Chevy Volt sales have picked up a moderate amount of steam in 2013, and the recent $5,000 price cut is sure to bring in even more buyers for the plug-in hybrid. There’s still plenty of room for improvement though, like replacing the 1.4 liter generator that charges the Volt’s batteries. That engine could be replaced by a fresh 1.0 liter, three-cylinder turbo that GM just debuted.
The engine will debut in the Opel Adam, a micro-car rival that had an all-electric version until it was nixed late last year. The three-cylinder turbo engine is expected to replace the 1.6 liter four-cylinder currently found in the adam, while making as much power. The three-banger will deliver at least 115 horsepower and 122 ft-lbs of torque, less than the 123 horsepowe rand 148 ft-lbs of torque found in the 1.0 liter Ford EcoBoost engine. Previously the Adam’s most powerful engine only made 87 horsepower though, so this is a big improvement.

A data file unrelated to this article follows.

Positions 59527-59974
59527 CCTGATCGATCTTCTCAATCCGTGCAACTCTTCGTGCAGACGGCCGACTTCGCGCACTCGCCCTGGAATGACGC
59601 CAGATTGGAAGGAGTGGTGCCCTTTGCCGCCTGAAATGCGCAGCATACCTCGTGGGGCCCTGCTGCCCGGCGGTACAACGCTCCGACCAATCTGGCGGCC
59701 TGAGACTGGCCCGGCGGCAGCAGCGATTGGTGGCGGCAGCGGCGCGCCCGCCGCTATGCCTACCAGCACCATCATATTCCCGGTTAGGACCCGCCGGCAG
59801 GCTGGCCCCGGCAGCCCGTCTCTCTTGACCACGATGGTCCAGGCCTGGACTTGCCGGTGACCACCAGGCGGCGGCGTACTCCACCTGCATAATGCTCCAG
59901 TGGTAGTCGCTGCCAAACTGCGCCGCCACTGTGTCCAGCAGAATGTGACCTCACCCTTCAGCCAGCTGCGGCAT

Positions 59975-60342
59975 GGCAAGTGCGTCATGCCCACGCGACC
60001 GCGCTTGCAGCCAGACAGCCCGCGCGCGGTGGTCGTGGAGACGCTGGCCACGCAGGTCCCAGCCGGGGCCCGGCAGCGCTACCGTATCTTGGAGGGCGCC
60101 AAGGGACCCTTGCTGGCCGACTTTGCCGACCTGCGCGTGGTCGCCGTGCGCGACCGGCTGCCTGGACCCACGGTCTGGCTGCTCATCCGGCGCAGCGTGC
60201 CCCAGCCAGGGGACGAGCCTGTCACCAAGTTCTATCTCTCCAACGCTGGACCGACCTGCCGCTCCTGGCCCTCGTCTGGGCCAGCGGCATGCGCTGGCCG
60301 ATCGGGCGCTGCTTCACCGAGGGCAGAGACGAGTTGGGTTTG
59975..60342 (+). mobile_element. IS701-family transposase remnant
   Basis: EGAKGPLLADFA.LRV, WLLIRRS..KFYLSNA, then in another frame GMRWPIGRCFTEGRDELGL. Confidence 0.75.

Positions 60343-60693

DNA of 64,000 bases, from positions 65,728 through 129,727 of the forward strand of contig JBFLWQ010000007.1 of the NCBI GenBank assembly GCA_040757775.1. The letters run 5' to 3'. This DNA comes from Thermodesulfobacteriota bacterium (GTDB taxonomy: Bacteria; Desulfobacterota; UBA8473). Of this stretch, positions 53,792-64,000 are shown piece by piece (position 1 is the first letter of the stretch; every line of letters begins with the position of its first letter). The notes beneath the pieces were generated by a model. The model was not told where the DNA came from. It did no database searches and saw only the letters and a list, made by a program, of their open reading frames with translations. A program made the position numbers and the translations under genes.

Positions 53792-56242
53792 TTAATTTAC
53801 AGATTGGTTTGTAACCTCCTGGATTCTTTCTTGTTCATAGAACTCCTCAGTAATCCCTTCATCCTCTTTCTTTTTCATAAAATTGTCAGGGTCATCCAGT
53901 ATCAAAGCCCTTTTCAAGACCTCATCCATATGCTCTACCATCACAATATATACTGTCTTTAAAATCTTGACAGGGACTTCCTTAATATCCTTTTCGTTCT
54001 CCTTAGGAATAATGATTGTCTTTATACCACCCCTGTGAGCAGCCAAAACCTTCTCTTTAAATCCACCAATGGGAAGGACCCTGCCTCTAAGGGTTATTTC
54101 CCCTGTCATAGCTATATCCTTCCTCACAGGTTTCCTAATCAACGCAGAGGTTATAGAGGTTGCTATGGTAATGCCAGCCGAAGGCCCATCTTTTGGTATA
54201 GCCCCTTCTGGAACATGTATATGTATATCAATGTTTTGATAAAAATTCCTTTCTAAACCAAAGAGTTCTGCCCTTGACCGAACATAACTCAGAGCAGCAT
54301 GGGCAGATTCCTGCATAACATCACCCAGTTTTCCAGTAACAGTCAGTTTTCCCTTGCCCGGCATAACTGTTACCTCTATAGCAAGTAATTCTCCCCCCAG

But unlike the Ford motor, GM likely has other aspirations for the 1.0 liter three-cylinder, including powering the Chevy Volt. Made entirely from aluminum and said to be 20% more efficient than the engines that it replaces, this new motor could push the Volt’s fuel economy well into the 40s.
If The Volt achieves the 20% efficiency achievement GM CEO Dan Akerson is pushing for, that would put it right around 42 or 43 mpg when the battery is drained. Should GM chop another $5,000 off of the asking price, and ups the fuel economy and all-electric range, the Volt will be even more attractive to buyers.
The battle of the three-bangers is warming up; which automaker will fire the next round in this war of the little engines?